Becoming a trusted retail mentorBY Australian Retailers Association
How becoming a mentor in the retail industry is a rewarding experience.
Mentorship is an excellent opportunity for anyone who is in a leadership position. By refining your skills as a mentor you can help others achieve and build your own reputation. We all have people we turn to as sounding boards or trusted advisors when faced with challenges. These people are our mentors. Could you be a mentor for someone else? Imagine the positive impact you could have. In the retail landscape, mentors are needed more than ever. As the industry changes and faces new challenges, knowledgeable individuals who are willing to lend a hand are in demand. Examine your own experience and skills and see if mentorship might work for you.
What is a mentor?
Mentoring is a unique relationship, designed to accelerate or unlock a person’s growth. The mentor is someone trusted, who possesses the wisdom and experience needed to enrich another’s life. This could be a more senior member of staff, a business owner in a higher position or just someone who has a greater degree of life experience.
When is a mentor needed?
Generally, mentoring relationships are started when a person approaches you. They know you have a level of knowledge and skill that they don’t yet possess. This person is someone who has taken personal ownership of the challenge that they’re faced with, and are in need of a little guidance to give them the confidence to move forward. This is applicable across a wide range of circumstances. Whether it is someone considering a career move or up against challenges at home, a mentor could be just what they need. In essence, your primary role as a mentor is to guide. This can be completed through providing support and advice to give a mentee greater levels of confidence.
How do I provide what they need?
Initially, the best way to show support is purely by listening and being there for them. Actively listen to learn. Show humility and empathy to create an environment where they feel comfortable opening up to you. Once you have their trust, they will be far more compelled to take on board your advice. When delivering advice, there is a recipe to do so effectively and get the best response from the person you are mentoring. The best way to give advice is by sharing a scenario or an example where a similar situation was faced by yourself, through your own experience, or if you’ve learned it from somebody else and their experience. When opening up about this scenario, be sure to share what worked or didn’t work to give the mentee greater clarity or insight into a possible solution.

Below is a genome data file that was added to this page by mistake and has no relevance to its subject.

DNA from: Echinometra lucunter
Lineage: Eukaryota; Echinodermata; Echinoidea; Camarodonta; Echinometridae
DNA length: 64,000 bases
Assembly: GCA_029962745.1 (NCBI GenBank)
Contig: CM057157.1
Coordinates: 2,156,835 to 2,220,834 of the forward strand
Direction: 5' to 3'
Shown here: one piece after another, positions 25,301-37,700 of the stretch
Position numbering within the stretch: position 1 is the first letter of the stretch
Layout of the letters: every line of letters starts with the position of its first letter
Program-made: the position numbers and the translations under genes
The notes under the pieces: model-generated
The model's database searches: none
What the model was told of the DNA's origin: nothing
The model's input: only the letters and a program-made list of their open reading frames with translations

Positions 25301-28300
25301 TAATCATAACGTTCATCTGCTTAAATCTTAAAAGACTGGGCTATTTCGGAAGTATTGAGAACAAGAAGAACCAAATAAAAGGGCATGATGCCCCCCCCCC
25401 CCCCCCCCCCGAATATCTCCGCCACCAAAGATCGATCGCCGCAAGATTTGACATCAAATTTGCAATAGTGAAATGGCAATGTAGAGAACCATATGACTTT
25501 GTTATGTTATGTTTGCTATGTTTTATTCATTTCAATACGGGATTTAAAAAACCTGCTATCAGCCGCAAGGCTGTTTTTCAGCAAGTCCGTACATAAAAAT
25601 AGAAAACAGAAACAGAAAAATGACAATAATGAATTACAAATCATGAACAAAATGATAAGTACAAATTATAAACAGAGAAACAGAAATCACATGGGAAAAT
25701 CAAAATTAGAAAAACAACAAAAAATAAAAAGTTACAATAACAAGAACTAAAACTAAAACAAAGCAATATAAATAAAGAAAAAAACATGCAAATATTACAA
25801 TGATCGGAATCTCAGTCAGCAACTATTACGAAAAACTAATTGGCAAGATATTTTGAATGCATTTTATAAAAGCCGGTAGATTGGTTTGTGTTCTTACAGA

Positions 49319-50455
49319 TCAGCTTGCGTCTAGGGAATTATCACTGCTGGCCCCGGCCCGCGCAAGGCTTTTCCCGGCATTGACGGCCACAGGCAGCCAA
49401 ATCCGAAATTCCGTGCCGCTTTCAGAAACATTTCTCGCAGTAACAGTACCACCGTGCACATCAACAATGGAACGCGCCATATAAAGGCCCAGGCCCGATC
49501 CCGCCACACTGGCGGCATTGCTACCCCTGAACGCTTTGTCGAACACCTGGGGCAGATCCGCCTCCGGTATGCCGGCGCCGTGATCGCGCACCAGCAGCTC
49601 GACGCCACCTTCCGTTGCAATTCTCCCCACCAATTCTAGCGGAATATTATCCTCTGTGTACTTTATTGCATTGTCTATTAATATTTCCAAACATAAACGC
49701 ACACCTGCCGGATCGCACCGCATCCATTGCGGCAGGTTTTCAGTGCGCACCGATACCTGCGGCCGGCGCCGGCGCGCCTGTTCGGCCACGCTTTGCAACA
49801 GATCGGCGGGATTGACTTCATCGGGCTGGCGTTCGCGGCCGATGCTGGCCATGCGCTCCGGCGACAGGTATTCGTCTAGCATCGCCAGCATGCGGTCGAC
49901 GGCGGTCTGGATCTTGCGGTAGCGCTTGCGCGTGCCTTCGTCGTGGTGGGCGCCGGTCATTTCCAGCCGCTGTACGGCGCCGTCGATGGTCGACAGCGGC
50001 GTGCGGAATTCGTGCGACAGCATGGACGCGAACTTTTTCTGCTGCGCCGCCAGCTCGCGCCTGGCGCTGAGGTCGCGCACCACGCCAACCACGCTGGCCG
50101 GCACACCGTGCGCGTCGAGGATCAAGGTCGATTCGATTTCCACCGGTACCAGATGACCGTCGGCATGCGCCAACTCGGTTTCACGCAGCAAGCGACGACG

To give this advice effectively, there are three golden rules:
Rule 1: In describing the scenario or example, use language that is encouraging and offers a suggestion, but is not directive. Remember, you’re not there to solve the problem for them, but rather to offer direction and guidance on the best means possible to overcome a particular challenge.
Rule 2: When choosing a scenario or example, ensure that it is contextual and something that your mentee will be able to relate to. If you are mentoring someone junior at work who has only been in the workforce for a couple of years, you would be better off sharing a story from when you started working, rather than a story about a challenge a CEO is facing.
Rule 3: Ensure there’s a clear learning from the scenario so there’s an insight for the mentee to draw on. It’s easy to get lost in the story and forget why you started it in the first place. Make sure you bring it back to what they can learn from it, so there is a clear action to take away.
For these three golden rules to be effective, you need to have absolute clarity of your mentees’ goals and the real issue that’s being addressed. Having a clear picture of the support they need from you will ensure that the advice you’re giving, will really hit the mark. Retailers of all shapes and sizes will benefit from mentoring. Being mentored is practical, useful and encouraging.
On the flip side, it is perhaps even more rewarding to be the mentor. It is a chance to teach someone else the lessons you learnt the hard way. Mentoring is a great way to give back to the industry.
John Colbert, Director at Corporate Edge. Learn more at https://www.corporate-edge.com.au
ABOUT THE AUTHOR
Australian Retailers Association
Founded in 1903, the Australian Retailers Association (ARA) is Australia’s largest retail association representing Australia’s $310 billion sector, which employs more than 1.2 million people. As the retail industry’s peak representative body, the ARA works to ensure retail success by informing, protecting, advocating, educating and saving money for its 7,500 independent and national retail members throughout Australia. For more information, visit www.retail.org.au or call 1300 368 041.